What are gastrointestinal diseases?

Gastrointestinal diseases affect the gastrointestinal (GI) tract from the mouth to the anus. There are two types: functional and structural. Some examples include nausea/vomiting, food poisoning, lactose intolerance and diarrhea.

What are functional gastrointestinal diseases?

Functional diseases are those in which the GI tract looks normal when examined, but doesn’t move properly. They are the most common problems affecting the GI tract (including the colon and rectum). Constipation, irritable bowel syndrome (IBS), nausea, food poisoning, gas, bloating, GERD and diarrhea are common examples.

Many factors may upset your GI tract and its motility (ability to keep moving), including:

  • Eating a diet low in fiber.
  • Not getting enough exercise.
  • Traveling or other changes in routine.
  • Eating large amounts of dairy products.
  • Stress.
  • Resisting the urge to have a bowel movement, possibly because of hemorrhoids.
  • Overusing anti-diarrheal medications that, over time, weaken the bowel muscle movements called motility.
  • Taking antacid medicines containing calcium or aluminum.
  • Taking certain medicines (especially antidepressants, iron pills and strong pain medicines such as narcotics).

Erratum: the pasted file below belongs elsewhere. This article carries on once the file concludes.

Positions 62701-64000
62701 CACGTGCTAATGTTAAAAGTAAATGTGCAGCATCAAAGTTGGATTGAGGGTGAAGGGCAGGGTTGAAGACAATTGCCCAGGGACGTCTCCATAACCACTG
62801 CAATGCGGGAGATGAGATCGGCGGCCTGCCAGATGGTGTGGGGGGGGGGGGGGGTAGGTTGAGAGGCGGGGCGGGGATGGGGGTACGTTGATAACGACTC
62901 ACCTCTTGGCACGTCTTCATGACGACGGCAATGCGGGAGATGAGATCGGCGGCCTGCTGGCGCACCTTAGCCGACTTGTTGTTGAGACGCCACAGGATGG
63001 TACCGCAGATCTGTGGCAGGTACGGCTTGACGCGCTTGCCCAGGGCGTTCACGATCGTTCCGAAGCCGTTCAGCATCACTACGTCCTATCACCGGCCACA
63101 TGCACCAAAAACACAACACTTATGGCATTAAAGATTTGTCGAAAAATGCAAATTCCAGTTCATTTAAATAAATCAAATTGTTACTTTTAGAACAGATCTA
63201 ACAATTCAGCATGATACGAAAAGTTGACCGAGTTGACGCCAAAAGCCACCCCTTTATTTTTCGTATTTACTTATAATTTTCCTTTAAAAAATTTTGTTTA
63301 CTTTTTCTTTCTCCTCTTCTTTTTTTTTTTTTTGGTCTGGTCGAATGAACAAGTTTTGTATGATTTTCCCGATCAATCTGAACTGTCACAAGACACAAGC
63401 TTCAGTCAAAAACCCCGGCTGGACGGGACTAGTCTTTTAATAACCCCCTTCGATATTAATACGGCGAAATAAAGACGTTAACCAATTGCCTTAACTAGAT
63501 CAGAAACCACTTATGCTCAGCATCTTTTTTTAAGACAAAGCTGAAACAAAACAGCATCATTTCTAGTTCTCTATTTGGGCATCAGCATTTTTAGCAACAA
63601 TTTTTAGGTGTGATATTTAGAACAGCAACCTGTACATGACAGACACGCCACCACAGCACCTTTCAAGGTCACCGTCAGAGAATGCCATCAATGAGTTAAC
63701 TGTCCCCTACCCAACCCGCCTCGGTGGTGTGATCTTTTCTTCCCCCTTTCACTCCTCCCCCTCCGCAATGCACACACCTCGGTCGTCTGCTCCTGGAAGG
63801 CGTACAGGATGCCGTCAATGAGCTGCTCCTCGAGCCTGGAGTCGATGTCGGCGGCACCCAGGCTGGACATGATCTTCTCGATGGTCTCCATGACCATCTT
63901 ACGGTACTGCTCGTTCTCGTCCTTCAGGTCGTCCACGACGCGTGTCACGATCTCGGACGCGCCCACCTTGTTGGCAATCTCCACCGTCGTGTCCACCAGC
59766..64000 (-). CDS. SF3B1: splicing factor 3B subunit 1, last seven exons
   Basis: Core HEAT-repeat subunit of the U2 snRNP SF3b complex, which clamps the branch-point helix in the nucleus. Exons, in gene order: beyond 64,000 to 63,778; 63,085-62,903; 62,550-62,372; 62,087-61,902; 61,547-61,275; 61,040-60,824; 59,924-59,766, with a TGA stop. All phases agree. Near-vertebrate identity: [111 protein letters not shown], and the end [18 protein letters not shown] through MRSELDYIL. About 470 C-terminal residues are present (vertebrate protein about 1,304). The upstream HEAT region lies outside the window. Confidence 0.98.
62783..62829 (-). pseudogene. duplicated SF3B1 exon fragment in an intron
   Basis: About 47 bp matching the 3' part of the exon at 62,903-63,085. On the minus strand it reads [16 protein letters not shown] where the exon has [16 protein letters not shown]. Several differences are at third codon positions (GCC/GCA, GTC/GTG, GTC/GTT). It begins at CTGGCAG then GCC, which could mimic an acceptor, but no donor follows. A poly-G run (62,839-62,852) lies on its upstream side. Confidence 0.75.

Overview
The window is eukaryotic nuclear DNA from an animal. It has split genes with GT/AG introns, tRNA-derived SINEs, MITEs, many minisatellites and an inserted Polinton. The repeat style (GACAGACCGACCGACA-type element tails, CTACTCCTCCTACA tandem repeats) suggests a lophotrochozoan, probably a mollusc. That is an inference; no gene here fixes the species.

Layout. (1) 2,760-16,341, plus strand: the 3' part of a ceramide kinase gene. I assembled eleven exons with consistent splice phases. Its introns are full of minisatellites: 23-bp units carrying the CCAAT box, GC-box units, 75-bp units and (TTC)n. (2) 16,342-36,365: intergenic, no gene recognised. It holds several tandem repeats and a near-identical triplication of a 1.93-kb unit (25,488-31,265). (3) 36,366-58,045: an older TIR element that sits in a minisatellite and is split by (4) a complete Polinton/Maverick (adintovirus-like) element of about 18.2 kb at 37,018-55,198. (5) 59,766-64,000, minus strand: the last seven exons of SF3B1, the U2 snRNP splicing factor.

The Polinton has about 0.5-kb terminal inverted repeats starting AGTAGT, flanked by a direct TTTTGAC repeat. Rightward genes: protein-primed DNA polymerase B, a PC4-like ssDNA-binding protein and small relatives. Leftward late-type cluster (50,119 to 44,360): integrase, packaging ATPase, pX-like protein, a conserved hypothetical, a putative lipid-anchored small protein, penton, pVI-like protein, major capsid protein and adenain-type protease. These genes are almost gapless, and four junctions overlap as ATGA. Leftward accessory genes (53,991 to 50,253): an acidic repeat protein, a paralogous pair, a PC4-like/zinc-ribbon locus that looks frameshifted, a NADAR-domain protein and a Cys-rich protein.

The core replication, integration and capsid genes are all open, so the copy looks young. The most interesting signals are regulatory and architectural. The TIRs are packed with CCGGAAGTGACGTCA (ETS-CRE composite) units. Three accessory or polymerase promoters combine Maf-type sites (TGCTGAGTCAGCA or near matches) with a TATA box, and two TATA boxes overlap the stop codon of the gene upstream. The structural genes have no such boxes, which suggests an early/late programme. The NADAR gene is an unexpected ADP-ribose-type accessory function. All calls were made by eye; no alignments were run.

• Pregnancy.

What are structural gastrointestinal diseases?

Structural gastrointestinal diseases are those where your bowel looks abnormal upon examination and also doesn’t work properly. Sometimes, the structural abnormality needs to be removed surgically. Common examples of structural GI diseases include strictures, stenosis, hemorrhoids, diverticular disease, colon polyps, colon cancer and inflammatory bowel disease.

Constipation

Constipation, which is a functional problem, makes it hard for you to have a bowel movement (or pass stools), the stools are infrequent (less than three times a week), or incomplete. Constipation is usually caused by inadequate “roughage” or fiber in your diet, or a disruption of your regular routine or diet.